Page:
Brought together for a rare viewing, are paintings including the artist’s arresting Fight between a Lion and a Tiger (1797) on loan from the Fitzwilliam Museum, Cambridge and View in Tabley Park (1813-18), on loan from Tate. Additional works on display will include a series of delicately rendered drawings demonstrating Ward’s precise draughtsmanship, on loan from the British Museum and a selection of the renowned Lithographic Drawings of Celebrated Horses.
James Ward (1769-1859) produced hundreds of animal depictions in the Golden Age of animal painting, between Stubbs and Landseer. The exhibition will explore special characteristics of Ward’s works, including his focus on the emotional drama of his subject.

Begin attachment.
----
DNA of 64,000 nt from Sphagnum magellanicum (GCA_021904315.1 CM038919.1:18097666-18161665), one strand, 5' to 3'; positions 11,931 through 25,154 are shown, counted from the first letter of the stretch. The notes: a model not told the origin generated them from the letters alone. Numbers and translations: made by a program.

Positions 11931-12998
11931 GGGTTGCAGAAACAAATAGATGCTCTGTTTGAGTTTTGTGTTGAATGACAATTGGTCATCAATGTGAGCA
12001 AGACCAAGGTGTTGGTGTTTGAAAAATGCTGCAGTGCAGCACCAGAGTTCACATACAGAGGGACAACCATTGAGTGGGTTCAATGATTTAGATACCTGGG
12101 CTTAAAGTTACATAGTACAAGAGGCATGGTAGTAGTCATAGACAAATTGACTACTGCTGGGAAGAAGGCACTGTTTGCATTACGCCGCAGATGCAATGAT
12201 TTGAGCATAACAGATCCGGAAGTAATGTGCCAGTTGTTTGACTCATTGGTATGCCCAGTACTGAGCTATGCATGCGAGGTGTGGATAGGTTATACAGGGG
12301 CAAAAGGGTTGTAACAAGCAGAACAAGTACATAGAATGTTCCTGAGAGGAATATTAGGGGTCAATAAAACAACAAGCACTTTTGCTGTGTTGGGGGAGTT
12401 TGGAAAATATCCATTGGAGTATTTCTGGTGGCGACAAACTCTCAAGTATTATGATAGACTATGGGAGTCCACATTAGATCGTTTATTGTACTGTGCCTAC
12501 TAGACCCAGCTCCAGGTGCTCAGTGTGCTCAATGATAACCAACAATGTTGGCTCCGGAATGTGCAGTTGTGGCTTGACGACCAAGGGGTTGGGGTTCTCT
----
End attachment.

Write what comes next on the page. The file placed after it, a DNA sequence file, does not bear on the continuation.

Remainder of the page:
The chronological development of Ward’s works will be considered with an examination of the changes that occurred during this life with the progression from engraving to painting. In particular, the effect of Ward’s election to the Royal Academy of Art in 1811, which celebrates its 250th anniversary this year and his appointment as painter and engraver to the Prince of Wales. The exhibition will also explore how particular animals informed his artistic approach, now recognised as Romantic.
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